It’s a disquieting experience to see your hobby horses break free and gallop off in all directions, but that is what has happened to this column.
Almost a year ago, you might have read here of Min Clough, a BBC researcher, who had advertised for anyone refused membership of a private club to get in touch quickly. A few months later, I followed that up with the story of Michael, another BBC researcher, who “desperately” wanted to hear from anyone who had been jilted.
Each of these wretched souls earned their pittance from supplying human fodder for the moronic entertainment since dubbed confessional TV. With the prescience and insight for which this column is rightly unregarded, I said: “Michael is plainly teetering at the edge of his nerves. His is not an interest in hearing from people who have been dumped, it is a desperation. He says so himself. And he wants a response as soon as possible. For Michael, time is running out. Should he fail to produce a satisfactory quota of mad women who have cut up their former lovers’ suits and poured paint stripper on to their BMWs, he is for the chop.
“Television is a harsh, demanding world fit only for hardened professionals. Michael should have known that when he applied for the job. Nor is it going to get any easier. The advent of digital TV means a thousand more channels. That’s a thousand more Mins, each chasing a finite quarry of emotional wrecks.”
And so it came to pass. Last week, three researchers on BBC’s morning programme Vanessa were sent home (I hope they were given back their dinner money and their parents informed) after it was revealed that three guests on the previous day’s show had been hired from a kissagram agent. Two strippers acted out the parts of feuding sisters and a former actress and dancer pretended to be a battered wife.
When she heard about the fake guests, Vanessa, who herself has all the can’t-take-your eyes-off fascination of a road traffic accident, was scandalised. She was said to have told friends she was determined to fight for her reputation. Not since the war of Jenkins’ ear has anyone so pointlessly contested such a small and insubstantial item.
The Daily Mail’s analysis of the shocking deceit imposed upon the pitiable brain-dead audience of daytime TV said: “There is tremendous pressure on researchers, often relatively poorly-paid young people… to find outspoken, controversial guests who will make good TV.”
Well, for what it’s worth, you first read it here. And, truth to tell, it isn’t worth much. There is something wonderfully comic in the notion of batteries of desperately overworked researchers barking down the telephone: ” Send me three necrophiliac dwarves, and quick. The kind that can speak up and throw a good left. Yeah, yeah, I got money, just get their arses round here quick. No, they needn’t bring buckets of custard and trouser funnels. This is journalism, not the bloody circus. Oh, by the way, how are you off for child molesters? I want the unrepentant kind, not the mewling snivellers you sent the last time. We’re talking blood here. And be sure they come with wall-eyes. And warts.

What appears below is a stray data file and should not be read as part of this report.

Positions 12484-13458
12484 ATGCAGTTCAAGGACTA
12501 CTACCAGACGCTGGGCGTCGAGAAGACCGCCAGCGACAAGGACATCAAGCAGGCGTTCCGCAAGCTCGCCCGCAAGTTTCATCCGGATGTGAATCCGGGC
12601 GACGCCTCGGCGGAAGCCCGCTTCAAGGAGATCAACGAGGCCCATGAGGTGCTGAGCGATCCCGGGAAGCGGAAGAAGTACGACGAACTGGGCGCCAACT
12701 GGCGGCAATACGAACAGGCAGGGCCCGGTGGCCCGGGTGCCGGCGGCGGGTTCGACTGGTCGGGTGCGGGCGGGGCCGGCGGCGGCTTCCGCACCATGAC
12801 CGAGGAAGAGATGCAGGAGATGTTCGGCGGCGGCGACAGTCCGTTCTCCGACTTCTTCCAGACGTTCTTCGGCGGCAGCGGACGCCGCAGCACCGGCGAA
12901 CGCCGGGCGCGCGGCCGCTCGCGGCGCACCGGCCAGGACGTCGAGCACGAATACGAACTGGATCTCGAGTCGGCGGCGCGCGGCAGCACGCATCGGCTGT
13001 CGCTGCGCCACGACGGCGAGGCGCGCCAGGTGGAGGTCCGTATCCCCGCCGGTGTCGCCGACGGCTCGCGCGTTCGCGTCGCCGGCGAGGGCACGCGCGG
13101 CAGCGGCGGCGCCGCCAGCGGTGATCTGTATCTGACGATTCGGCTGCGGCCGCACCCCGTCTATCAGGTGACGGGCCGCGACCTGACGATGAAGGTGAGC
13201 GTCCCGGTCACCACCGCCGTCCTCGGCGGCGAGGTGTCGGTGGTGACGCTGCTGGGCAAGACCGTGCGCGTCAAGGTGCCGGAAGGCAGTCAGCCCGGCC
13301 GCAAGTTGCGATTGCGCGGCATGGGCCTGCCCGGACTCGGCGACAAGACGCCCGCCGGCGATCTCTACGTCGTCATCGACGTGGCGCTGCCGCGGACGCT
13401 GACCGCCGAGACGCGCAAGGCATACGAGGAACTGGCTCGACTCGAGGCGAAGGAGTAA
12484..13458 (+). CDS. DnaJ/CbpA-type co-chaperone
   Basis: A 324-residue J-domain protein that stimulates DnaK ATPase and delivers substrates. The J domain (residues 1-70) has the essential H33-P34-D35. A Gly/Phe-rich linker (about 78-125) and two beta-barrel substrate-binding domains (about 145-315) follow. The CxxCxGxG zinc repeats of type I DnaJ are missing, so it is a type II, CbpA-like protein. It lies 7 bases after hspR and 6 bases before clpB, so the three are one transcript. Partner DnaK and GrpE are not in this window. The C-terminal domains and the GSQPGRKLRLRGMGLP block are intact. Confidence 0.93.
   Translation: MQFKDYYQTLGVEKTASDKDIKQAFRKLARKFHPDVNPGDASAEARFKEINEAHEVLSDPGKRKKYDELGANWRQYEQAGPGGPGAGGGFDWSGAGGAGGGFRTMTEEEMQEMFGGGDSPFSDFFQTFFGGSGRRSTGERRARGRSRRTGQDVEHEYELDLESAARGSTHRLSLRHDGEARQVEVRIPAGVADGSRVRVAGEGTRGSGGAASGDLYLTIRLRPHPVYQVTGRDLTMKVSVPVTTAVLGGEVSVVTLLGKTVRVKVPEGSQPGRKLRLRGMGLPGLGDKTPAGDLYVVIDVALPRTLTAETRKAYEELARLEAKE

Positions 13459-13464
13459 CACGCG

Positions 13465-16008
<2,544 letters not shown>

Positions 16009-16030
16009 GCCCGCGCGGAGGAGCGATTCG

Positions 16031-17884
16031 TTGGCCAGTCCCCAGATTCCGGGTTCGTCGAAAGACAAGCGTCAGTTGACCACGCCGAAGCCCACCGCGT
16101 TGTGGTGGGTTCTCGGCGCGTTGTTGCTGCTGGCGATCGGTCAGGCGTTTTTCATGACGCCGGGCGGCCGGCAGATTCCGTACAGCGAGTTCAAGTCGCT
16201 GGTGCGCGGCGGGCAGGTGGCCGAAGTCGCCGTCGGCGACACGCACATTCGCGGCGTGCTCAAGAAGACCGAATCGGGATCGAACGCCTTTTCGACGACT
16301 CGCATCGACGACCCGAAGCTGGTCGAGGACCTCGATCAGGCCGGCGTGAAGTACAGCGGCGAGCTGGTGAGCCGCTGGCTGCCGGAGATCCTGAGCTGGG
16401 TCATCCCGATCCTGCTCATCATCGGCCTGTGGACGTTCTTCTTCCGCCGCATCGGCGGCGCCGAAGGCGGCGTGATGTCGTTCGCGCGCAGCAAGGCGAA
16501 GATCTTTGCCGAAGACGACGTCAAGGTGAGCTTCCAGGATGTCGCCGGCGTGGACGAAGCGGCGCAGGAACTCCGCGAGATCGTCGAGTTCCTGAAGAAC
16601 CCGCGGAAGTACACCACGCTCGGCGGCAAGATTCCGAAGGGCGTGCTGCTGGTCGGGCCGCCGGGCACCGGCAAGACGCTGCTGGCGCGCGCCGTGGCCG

“Woddzat, you got six sex-crazed nuns just come in? Nah, ten a penny, Vanessa done them last week. Tell you what, though, bung in a couple of warring lesbian cannibals and we could be talking… “
Had you told Lord Reith – hell, had you told anyone in the BBC not long ago – that the once proud legacy of public service broadcasting – “The best in the world” – would descend into the voyeuristic, second-rate rubbish that is typified by, but by no means confined to, Kilroy and Vanessa, you would have been dismissed as an idiot.
But the idiots are now in charge. And so to the second hobby horse that ran loose last week. Praise be to the historian and one-time director of Times Newspapers, Lord Dacre, who said: “The Times, which was once an organ of high culture is now a perfect example of low culture.” And to the Oxford historian, AH Halsey, who said: “The average person now has five times as much in real terms to spend on his individual gratification as he did in 1900, and you can see dumbing down in every area where there is conspicuous consumption.”
Mass culture is sweeping all before it, which is fine for the masses, but unsettling for the minority of educated, literate, refined, liberal and humane beings who find themselves immersed in something quite alien. It was once possible to lead a civilised existence without coming into contact with proletarian tastes. True, Cockney sparrows were a source of occasional tolerant amusement, but darker forms of low life, such as workers with Black Country accents, were kept well out of sight, like the family idiot.
When there is not an intelligent newspaper to be read, when the BBC is infested from top to bottom by politically correct populists, and when universities are awarding good degrees to people who couldn’t get good A-levels, the standards by which civilisation is measured – reason, intelligence, learning — are under threat.
But as we are trundled to hell in a hand-cart with Vanessa doing the pushing, it’s a comfort to know she has a first in English from Cambridge.